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General Forge Forums => Publishing => Topic started by: Ken on March 19, 2006, 03:23:18 AM

Title: Alliance Distributors
Post by: Ken on March 19, 2006, 03:23:18 AM

This is kind of follow up to my other post. I talked to my local comic book shop owner (here in Virginia) the other day to find out which gaming distributor(s) he used to get his merch. He said that he uses Alliance for most of his stuff and Diamond to fill the gaps.

So, I checked out the Alliance website to see how I would go about soliciting my line and found these requirements:
a) a sample of your product, b) product information sheet, and c) distributors terms. The first one sounds easy enough, and the second one sounds available from them, but the third one kind of threw me a bit. My terms are BUY MY BOOK/ GIVE ME MONEY, but I'm sure that is not exactly what they mean.

What are standard distribution terms on this level? Is this a potential wrecking ball for a small indie outfit like mine?

Any help or insight would be appreciated.



Title: Re: Alliance Distributors
Post by: daMoose_Neo on March 19, 2006, 05:35:30 AM
My personal reccomendation: talk to a fullfilment house to deal with distribution. Key20, Impressions, Ed of Indie Press Revolution may deal with distribution, I don't recall, and RPGNow has some distribution programs worked out with major distributors.

Personally, I went round and round with distributors trying to get my product listed to no avail. Finally, after about a year of being in the thick of it, I signed with Key20, BOOM, my games are listed. Figure Alliance and the larger companies don't want to deal with small press publishers one on one, which is why fullfillment houses work out better: They rep for twenty small press companies, handle all of the logistics, and Alliance writes one check as opposed to twenty.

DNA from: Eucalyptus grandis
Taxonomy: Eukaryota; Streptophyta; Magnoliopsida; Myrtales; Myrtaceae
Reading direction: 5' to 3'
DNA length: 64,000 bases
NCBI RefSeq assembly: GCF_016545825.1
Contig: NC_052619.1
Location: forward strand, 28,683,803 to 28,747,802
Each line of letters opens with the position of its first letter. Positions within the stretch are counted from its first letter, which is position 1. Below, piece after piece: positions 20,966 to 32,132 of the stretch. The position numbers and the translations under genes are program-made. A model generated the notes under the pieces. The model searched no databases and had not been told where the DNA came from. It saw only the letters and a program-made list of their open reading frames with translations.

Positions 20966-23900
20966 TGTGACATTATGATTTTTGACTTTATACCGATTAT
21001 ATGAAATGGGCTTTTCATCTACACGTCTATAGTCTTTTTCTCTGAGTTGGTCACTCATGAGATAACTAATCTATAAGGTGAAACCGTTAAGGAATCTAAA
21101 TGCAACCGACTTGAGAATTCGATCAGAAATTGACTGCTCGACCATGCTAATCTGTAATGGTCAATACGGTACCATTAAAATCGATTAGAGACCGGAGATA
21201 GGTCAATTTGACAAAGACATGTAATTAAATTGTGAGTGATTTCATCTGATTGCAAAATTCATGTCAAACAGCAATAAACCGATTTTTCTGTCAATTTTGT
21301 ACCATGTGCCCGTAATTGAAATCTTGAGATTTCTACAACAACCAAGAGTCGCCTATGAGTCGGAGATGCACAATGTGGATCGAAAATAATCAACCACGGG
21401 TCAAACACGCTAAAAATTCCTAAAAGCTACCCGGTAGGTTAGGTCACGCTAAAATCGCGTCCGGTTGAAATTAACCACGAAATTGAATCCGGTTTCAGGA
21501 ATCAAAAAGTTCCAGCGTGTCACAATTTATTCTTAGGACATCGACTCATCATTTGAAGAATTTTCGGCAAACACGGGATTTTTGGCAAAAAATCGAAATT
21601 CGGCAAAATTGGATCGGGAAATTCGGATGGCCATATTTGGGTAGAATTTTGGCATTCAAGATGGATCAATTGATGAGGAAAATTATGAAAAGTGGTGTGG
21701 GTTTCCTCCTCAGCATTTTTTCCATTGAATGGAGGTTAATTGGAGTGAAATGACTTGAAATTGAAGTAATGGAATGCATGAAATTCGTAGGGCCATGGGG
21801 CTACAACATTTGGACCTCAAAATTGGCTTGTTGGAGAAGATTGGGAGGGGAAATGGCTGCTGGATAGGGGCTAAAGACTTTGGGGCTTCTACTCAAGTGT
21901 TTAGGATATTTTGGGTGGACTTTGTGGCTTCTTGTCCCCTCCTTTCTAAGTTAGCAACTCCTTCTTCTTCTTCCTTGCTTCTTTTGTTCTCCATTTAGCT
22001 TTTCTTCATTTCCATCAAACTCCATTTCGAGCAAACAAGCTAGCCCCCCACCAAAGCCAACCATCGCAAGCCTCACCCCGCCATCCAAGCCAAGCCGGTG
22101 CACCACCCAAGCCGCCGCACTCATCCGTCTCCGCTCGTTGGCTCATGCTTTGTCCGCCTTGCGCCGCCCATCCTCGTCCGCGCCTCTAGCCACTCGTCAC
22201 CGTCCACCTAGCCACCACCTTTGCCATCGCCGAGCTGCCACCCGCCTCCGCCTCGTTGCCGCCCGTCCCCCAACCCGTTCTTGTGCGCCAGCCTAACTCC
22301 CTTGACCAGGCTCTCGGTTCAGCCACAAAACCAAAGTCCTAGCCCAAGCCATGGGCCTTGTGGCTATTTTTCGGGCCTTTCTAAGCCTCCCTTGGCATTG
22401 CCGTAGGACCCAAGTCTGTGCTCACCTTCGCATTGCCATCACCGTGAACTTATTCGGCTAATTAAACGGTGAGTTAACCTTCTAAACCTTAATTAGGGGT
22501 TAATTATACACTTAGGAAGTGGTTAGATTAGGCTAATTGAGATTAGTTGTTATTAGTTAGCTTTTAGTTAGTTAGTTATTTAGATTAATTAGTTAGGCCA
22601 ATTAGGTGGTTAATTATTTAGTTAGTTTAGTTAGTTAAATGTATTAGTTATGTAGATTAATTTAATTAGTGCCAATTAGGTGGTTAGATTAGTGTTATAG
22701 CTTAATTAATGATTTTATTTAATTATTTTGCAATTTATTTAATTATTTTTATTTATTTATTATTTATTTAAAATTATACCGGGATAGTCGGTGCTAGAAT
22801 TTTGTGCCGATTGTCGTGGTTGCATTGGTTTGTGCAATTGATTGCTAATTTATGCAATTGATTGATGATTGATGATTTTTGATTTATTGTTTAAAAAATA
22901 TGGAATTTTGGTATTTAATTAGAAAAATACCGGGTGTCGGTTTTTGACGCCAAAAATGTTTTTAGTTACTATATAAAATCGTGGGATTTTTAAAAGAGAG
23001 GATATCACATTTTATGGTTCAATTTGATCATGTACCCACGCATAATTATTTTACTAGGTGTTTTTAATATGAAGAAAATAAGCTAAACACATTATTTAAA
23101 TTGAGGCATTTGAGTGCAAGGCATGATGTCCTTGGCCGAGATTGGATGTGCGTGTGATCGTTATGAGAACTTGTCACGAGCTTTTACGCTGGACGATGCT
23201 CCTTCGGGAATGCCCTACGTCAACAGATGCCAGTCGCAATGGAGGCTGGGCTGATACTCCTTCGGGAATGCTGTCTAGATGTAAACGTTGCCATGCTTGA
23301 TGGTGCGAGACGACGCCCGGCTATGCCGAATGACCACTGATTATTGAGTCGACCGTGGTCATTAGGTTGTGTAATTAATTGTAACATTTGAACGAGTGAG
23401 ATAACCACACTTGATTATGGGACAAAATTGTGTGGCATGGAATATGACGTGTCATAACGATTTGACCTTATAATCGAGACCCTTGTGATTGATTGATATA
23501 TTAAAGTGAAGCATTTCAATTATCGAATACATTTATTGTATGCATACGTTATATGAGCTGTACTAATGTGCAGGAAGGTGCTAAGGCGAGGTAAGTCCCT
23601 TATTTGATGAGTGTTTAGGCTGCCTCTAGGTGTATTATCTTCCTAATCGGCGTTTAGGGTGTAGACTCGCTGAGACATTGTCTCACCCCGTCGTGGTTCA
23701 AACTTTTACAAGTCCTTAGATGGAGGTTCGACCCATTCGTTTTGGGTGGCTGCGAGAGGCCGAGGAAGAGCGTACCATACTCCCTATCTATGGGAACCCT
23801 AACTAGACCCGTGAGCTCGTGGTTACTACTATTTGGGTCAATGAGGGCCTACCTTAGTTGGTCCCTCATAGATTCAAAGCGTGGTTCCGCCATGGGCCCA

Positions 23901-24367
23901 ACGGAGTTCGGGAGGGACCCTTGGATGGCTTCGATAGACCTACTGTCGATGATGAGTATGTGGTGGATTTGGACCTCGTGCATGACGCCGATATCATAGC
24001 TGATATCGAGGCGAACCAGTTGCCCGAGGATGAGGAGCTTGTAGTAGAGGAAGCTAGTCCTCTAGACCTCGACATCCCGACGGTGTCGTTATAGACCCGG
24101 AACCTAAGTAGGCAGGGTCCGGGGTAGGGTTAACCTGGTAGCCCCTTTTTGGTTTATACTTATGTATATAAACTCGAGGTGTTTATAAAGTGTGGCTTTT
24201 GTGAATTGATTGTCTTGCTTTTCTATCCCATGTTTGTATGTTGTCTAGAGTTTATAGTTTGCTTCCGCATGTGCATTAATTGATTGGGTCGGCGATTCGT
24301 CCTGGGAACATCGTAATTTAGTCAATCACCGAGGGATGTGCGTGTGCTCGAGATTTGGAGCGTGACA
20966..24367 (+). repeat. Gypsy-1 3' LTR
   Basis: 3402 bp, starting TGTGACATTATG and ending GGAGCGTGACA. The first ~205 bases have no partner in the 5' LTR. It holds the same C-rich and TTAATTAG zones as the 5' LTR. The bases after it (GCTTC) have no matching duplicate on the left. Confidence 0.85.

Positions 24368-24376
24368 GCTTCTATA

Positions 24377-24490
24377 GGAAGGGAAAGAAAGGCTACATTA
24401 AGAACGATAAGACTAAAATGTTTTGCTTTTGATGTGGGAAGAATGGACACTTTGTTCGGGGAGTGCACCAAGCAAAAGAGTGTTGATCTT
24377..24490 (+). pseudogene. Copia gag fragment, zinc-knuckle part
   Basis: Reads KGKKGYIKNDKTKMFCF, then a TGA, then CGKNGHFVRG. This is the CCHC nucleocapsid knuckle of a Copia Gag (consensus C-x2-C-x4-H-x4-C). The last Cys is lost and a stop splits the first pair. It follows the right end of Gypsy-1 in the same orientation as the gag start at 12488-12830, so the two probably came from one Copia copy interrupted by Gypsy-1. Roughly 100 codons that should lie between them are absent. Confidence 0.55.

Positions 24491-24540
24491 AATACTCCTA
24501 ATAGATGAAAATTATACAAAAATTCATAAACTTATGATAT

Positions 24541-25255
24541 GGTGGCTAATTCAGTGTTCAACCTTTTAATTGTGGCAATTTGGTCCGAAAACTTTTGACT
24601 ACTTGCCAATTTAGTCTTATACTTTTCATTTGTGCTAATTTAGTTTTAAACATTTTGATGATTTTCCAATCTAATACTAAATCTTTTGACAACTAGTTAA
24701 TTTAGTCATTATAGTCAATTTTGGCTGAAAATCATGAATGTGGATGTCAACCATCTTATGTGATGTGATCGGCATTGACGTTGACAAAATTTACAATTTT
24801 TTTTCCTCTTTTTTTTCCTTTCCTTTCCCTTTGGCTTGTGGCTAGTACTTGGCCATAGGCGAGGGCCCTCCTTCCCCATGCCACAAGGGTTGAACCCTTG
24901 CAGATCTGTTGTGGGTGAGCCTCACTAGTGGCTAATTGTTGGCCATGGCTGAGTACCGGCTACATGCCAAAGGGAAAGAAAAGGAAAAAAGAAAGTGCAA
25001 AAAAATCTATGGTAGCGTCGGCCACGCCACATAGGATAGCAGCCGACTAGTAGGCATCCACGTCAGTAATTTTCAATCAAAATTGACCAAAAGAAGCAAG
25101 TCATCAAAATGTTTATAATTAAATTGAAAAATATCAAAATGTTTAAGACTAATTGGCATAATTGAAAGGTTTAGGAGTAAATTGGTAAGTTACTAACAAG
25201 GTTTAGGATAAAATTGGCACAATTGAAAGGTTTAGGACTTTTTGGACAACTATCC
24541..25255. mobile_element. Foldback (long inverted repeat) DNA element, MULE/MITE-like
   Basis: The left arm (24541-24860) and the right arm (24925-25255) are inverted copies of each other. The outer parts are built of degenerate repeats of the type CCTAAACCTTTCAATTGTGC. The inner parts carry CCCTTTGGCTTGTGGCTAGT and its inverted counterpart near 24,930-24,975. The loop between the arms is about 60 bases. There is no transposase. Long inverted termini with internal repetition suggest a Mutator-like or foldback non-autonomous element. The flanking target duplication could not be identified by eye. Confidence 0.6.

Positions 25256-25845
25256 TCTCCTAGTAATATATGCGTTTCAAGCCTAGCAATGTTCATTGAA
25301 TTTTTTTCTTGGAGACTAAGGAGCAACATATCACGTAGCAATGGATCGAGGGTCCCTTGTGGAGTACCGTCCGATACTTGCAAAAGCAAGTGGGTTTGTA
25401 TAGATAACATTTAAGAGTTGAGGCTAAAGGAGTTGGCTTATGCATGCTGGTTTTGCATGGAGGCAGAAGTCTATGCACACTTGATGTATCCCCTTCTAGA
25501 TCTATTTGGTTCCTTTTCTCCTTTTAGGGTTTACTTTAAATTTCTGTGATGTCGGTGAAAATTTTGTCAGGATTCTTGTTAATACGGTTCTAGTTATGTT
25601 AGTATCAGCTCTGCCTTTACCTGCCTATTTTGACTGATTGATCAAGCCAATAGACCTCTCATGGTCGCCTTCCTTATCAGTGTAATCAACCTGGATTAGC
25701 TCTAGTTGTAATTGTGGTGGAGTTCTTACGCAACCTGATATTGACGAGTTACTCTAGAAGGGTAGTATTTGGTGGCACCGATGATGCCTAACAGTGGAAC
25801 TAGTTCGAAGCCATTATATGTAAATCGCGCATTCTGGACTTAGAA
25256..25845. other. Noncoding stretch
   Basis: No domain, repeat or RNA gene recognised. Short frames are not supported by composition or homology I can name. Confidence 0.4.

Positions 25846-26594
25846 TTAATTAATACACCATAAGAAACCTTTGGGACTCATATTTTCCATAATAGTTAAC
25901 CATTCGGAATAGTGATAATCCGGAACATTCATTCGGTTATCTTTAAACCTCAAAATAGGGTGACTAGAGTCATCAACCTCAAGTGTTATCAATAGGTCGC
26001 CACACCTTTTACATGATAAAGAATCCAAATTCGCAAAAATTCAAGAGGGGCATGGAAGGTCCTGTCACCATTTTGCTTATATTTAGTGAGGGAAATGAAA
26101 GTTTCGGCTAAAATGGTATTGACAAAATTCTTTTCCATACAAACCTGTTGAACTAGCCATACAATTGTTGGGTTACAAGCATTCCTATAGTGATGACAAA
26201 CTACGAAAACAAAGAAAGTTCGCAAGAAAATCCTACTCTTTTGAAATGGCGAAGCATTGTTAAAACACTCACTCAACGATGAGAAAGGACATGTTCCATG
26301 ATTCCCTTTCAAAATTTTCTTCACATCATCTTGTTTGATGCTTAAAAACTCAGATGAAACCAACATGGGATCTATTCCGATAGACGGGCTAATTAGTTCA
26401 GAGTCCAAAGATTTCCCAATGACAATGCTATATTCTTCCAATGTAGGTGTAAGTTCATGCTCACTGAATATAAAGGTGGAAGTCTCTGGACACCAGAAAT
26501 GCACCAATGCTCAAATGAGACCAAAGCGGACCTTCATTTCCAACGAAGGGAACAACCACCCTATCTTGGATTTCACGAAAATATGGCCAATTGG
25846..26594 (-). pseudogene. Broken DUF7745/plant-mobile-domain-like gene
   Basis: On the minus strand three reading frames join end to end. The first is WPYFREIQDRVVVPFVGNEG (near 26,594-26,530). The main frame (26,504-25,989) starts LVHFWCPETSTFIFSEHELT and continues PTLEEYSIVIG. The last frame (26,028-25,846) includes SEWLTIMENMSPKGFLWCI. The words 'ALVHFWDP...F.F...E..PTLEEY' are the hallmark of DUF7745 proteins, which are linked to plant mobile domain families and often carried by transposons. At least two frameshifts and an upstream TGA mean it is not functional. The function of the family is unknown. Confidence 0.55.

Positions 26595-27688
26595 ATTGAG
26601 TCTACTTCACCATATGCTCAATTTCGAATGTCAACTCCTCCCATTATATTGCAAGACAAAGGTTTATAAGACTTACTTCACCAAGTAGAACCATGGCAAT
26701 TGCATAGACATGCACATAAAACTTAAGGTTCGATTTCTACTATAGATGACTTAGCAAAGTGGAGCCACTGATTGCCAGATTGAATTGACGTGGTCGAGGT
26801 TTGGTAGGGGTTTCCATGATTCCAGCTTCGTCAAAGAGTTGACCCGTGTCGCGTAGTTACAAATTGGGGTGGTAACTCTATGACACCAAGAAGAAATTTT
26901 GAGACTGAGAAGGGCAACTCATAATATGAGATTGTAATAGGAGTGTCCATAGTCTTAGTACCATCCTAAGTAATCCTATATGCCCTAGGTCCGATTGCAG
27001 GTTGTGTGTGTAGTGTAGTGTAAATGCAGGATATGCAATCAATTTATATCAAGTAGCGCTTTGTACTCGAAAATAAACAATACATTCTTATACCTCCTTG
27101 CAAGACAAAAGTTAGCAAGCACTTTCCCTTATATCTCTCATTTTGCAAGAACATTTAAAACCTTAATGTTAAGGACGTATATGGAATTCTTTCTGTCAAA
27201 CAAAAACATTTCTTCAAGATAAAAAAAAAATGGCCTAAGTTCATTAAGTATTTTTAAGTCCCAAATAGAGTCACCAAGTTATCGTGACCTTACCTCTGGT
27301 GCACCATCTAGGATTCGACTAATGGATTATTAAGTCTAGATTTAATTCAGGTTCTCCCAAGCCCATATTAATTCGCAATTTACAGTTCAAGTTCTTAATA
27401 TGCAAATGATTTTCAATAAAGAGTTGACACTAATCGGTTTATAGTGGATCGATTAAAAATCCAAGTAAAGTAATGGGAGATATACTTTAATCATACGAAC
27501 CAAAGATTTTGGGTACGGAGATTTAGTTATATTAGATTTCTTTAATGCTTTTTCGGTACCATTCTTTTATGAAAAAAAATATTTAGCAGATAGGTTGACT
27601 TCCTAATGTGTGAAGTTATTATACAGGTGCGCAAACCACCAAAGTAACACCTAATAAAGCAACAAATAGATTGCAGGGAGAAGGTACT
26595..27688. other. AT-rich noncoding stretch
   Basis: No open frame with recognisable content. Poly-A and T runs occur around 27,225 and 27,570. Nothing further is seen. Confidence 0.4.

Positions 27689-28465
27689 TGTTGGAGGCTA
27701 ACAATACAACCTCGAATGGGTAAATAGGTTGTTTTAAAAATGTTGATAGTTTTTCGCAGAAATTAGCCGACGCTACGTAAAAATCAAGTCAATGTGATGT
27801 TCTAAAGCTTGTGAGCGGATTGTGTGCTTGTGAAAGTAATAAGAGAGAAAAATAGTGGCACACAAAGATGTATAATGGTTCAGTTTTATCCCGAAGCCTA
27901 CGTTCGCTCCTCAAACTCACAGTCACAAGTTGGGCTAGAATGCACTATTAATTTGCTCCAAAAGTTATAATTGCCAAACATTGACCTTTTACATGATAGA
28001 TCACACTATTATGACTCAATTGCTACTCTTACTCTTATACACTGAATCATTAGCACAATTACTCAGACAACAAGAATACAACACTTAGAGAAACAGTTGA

Title: Re: Alliance Distributors
Post by: Ken on March 19, 2006, 07:45:05 PM

Thanks. I checked Key 20 out a little while ago. I agree, they are probably the way to go to get taken seriously by distributors. If you don't mind me asking, how did going through a fulfillment house eat into your profits. I'm assuming it was worth it. Any advice when approaching this avenue of business?

Thanks again,


Title: Re: Alliance Distributors
Post by: daMoose_Neo on March 20, 2006, 05:27:14 AM
Well, per unit, I went from making about $6.30 per deck of my Final Twilight card game down to 1.14. BUT, I moved around two hundred units in the first Alliane order alone, wheras I was moving maybe three boxes/36 units a month by myself. And publishing a CCG, I want to have the audiance out there, which means distro is something good for me, because it helps get the game out there and reinforces the work I do online promoting it by letting fans walk their pals down to the FLGS to pick up a copy.

Heres the thing: if your title does well enough on its own two legs, you may not need distribution. I needed it to reach the larger market and help get the fans I do have able to get their friends to play, with fewer hoops for them to jump through. And it works. That first order consisted of about 30 copies each of 6 items. The last order for the new set ran 80 copies each of two items. Shops are interested, audiances must be out there, and I'm aware of a couple odd pockets that I didn't in some where personally cultivate.
If you can pitch the game, get players, and do it online where you're maximizing your profits, go for it. Otherwise, if you need that physically close "I'll play you at lunch" community, you can go with distro to help that out.